As for regulations, this case will determine whether there is a retroactive mechanism for the regulations, that is, whether other gamers can settle old scores in the future.

Prior to this, many Korean game companies have actually joined GSOK, which is the Korean Game Self-Regulatory Association established in 2019. A major task of the association is to monitor the probability disclosure issues of game products operating in South Korea and publish monthly reports. Announcement to show which products are not qualified.

GSOK’s announcement in May last year

Most of the game products and companies on this announcement are Chinese or European and American companies. After all, Korean law did not mandate disclosure at the time, and the probability formula was a voluntary act for these companies.

As for the Gravity controversy, it can be said that not only did the Korean game company’s spontaneous disclosure act lose credibility and become a joke, it will naturally make Korean players wonder whether there are more companies that have announced probabilities. There was suspicion of fraud and evidence was provided.

Once players start to dig up old scores and can’t find the problem, it’s okay. If they find the problem, the Korean game industry may experience another wave of large-scale self-examination similar to the previous “feminist” incident.

The current mainstream view in Korean media is that the Gravity scandal may trigger discussions about larger-scale scrutiny in the industry. It remains to be seen whether more companies will be implicated in the future.

For Gravity, even if Gravity has different probabilities of publicity before and after, and is not pursued by the Korean Fair Trade Commission, it is also a potential crisis whether its suspected counterfeiting behavior will be sued for fraud by players.

You must know that at the beginning of this year, Nexon was fined 11.6 billion won (approximately 63 million yuan) for secretly changing the probability of equipment and lowering the probability of equipment from 1.8% to 1% multiple times in three years without informing consumers. The largest fine in history was issued.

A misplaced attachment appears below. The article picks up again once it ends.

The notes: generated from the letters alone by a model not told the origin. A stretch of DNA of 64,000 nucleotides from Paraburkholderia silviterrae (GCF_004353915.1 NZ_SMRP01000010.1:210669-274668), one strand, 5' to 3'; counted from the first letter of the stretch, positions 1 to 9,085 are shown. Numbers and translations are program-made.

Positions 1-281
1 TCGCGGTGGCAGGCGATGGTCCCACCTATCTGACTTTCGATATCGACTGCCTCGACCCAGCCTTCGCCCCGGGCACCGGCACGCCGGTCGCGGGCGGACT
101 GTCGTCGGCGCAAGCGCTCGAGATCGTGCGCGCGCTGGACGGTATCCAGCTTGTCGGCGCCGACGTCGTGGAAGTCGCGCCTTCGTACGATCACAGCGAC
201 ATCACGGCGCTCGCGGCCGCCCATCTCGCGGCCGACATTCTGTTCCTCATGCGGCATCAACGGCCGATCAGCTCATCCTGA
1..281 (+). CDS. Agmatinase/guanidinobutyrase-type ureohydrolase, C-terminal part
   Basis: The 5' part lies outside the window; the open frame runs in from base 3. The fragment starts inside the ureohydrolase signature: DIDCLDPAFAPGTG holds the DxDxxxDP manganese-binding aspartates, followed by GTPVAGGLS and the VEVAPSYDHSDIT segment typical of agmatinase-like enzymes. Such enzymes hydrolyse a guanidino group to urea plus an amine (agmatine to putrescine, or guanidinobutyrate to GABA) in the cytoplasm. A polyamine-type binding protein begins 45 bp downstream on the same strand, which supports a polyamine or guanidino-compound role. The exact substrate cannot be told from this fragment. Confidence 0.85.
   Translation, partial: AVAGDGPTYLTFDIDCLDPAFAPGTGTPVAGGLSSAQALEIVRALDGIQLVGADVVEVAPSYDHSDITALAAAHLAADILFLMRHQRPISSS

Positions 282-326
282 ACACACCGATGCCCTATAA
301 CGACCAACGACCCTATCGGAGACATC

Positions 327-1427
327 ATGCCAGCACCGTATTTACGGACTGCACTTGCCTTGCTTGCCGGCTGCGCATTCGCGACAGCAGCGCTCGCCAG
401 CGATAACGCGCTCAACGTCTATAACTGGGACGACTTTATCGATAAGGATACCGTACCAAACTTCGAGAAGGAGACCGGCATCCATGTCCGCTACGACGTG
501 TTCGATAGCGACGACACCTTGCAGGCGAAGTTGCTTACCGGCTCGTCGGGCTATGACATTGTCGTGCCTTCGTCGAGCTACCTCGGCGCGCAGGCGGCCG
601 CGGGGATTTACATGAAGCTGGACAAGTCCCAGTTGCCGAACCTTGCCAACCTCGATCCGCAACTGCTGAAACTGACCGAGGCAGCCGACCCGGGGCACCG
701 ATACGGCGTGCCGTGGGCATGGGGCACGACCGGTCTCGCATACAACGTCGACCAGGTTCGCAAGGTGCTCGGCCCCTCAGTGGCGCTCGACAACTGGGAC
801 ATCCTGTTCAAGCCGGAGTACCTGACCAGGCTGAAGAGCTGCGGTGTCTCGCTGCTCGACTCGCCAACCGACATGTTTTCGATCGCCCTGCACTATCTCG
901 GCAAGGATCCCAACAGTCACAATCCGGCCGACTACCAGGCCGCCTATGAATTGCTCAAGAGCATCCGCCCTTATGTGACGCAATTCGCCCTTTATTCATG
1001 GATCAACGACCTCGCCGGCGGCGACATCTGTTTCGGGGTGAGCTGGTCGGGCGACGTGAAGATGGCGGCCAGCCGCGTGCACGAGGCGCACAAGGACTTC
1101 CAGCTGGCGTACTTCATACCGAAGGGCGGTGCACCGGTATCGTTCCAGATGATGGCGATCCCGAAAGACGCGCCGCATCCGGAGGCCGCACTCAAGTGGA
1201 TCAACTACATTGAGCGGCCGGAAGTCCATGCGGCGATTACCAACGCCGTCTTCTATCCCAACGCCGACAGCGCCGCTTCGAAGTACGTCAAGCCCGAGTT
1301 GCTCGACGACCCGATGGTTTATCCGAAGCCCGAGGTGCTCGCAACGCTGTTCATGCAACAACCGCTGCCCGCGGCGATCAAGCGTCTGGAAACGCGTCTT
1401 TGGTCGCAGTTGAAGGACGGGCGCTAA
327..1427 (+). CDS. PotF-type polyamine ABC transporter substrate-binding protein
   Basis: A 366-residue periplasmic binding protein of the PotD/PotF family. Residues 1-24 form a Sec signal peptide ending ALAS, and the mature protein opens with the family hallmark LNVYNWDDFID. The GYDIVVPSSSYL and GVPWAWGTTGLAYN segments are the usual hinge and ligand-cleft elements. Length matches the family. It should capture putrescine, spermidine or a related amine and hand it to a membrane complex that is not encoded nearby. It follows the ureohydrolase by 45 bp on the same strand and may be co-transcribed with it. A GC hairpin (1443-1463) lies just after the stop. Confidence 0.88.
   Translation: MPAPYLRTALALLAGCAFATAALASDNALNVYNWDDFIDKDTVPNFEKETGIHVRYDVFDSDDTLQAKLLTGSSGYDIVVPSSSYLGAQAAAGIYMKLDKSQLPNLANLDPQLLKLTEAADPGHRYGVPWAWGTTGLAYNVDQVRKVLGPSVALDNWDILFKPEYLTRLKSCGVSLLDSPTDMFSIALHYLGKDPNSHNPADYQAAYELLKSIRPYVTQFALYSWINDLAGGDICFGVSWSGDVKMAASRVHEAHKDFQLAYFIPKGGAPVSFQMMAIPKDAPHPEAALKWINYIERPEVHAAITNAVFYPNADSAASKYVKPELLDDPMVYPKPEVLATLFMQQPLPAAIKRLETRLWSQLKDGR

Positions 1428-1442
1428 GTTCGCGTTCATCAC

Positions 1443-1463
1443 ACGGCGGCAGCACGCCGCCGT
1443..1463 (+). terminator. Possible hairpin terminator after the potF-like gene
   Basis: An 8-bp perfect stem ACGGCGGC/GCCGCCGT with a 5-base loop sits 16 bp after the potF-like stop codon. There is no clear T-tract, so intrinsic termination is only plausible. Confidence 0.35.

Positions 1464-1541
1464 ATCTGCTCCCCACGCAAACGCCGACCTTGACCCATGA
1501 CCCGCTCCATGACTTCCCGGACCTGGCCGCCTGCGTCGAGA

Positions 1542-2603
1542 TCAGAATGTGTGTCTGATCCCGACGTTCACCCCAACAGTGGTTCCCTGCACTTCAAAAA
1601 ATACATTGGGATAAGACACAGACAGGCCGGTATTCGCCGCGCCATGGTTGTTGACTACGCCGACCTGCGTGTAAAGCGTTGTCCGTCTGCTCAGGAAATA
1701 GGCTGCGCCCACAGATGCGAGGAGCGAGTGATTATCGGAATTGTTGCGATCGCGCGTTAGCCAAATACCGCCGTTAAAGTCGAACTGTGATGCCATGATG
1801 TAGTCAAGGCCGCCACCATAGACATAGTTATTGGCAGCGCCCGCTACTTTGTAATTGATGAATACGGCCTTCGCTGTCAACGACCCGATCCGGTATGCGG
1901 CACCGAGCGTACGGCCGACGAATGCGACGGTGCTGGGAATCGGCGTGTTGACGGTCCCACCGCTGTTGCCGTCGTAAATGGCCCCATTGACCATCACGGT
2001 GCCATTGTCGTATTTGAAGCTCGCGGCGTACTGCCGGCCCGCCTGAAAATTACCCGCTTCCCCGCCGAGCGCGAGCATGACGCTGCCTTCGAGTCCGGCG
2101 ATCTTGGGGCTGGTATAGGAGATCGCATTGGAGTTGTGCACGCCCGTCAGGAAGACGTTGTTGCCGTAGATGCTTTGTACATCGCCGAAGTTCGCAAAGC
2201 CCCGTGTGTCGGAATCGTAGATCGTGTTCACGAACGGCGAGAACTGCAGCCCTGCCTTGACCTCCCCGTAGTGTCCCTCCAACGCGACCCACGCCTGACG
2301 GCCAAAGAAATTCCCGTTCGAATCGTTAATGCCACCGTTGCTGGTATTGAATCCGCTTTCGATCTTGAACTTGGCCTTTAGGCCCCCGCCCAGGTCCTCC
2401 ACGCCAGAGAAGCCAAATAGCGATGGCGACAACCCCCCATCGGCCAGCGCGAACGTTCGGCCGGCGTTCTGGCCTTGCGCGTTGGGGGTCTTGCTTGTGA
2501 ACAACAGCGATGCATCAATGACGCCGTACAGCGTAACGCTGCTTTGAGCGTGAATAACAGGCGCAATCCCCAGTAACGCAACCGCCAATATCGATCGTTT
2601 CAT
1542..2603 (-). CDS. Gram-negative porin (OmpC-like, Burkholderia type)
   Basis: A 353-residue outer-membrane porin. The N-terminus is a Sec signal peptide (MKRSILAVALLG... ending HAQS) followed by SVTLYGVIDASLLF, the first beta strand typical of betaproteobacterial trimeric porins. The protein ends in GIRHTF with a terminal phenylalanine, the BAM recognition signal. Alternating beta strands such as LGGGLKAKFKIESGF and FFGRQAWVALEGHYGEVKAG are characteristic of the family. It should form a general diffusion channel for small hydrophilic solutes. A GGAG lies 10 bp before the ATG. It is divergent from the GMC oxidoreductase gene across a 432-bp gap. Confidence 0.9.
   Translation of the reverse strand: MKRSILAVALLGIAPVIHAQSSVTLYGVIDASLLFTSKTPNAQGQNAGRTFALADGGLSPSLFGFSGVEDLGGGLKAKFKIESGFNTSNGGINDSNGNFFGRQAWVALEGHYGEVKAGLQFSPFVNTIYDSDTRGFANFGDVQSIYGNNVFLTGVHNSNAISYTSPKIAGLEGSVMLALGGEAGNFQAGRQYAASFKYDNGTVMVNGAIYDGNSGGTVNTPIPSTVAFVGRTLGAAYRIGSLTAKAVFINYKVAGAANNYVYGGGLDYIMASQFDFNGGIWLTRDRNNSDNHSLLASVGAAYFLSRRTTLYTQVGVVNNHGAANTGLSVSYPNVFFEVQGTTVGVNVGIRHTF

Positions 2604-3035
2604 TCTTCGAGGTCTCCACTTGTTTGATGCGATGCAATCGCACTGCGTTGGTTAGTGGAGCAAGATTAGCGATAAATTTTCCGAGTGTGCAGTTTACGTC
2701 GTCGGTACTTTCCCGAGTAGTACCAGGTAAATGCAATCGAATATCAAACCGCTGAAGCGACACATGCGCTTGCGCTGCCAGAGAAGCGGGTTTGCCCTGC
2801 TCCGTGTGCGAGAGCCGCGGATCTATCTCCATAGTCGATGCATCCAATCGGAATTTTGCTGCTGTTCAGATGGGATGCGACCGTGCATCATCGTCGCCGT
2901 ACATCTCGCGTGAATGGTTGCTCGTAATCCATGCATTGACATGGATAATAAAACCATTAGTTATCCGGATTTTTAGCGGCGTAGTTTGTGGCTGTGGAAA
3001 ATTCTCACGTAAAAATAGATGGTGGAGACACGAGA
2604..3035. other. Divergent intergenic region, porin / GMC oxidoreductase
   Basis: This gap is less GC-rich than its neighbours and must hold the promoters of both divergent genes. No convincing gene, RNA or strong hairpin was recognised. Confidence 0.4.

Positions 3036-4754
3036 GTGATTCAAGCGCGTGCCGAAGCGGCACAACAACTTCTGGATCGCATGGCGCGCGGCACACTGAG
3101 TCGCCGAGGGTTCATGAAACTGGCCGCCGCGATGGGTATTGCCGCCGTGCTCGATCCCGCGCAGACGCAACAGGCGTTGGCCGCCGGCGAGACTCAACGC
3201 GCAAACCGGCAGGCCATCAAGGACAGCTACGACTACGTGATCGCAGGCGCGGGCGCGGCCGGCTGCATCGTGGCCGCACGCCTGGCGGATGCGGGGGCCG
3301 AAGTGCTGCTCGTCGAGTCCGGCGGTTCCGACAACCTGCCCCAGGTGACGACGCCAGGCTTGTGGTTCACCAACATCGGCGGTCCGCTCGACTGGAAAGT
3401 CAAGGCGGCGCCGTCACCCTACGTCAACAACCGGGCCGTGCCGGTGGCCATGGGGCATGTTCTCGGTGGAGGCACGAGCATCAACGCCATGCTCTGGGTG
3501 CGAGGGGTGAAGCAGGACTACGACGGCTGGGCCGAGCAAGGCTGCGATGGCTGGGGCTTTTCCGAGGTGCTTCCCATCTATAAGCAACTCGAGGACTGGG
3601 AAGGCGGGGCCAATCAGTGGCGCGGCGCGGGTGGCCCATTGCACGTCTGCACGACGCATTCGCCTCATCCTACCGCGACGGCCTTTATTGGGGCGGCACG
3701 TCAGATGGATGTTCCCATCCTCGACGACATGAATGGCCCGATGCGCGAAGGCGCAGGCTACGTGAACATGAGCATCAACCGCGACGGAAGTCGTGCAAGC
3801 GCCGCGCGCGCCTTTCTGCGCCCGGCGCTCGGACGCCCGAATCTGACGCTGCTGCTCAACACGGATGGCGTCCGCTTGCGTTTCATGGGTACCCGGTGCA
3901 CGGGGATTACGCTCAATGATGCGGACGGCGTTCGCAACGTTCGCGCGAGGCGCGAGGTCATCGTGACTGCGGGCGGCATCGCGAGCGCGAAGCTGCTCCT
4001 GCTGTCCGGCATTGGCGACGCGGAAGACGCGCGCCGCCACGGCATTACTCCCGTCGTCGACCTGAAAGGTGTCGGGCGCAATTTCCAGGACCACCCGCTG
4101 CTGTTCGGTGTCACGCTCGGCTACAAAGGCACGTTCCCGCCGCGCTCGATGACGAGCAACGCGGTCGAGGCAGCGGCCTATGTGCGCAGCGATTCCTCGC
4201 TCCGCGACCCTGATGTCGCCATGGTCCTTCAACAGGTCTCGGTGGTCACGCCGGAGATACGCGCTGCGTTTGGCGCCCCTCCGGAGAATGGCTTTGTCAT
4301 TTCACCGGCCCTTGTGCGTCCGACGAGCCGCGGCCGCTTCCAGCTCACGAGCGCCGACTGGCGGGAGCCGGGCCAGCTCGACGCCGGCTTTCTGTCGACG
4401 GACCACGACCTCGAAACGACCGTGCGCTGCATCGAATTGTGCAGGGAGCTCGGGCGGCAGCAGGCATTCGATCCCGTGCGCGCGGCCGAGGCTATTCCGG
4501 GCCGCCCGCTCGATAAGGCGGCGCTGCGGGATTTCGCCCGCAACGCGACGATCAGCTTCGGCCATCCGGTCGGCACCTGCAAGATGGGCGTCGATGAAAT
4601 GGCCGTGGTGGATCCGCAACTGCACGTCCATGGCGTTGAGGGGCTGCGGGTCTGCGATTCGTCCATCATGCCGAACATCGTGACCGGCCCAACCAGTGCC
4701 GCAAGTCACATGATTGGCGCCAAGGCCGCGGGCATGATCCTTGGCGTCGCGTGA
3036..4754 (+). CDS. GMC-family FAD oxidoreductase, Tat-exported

Image source: Nexon

Although according to the latest financial report, Gravity is a relatively outstanding performer among Korean factories, achieving sales of 726 billion won (3.99 billion yuan) in 2023, a year-on-year increase of 56.6%, and operating profit of 160 billion won (880 million yuan). Yuan), a year-on-year increase of 52.8%, breaking the highest annual performance record for eight consecutive years. They may not be short of money to pay fines.

However, related incidents have almost irreversibly damaged the trust of players and the brand image of game companies.

Although the disclosure of probabilities has been mandatory in China for a long time, it is difficult for Chinese companies to step into the trap in similar fields. However, experiences similar to Gravity are also warning Chinese manufacturers going overseas. With the advancement of laws and regulations such as the Korean game agent system, it is necessary to comply with local laws and regulations. Regulations and legal operations are necessary for long-term development.

Once due to negligence, regulatory authorities in South Korea and other regions come to visit, and are even directly required to be removed from the app store, it is likely to be a disaster for overseas products.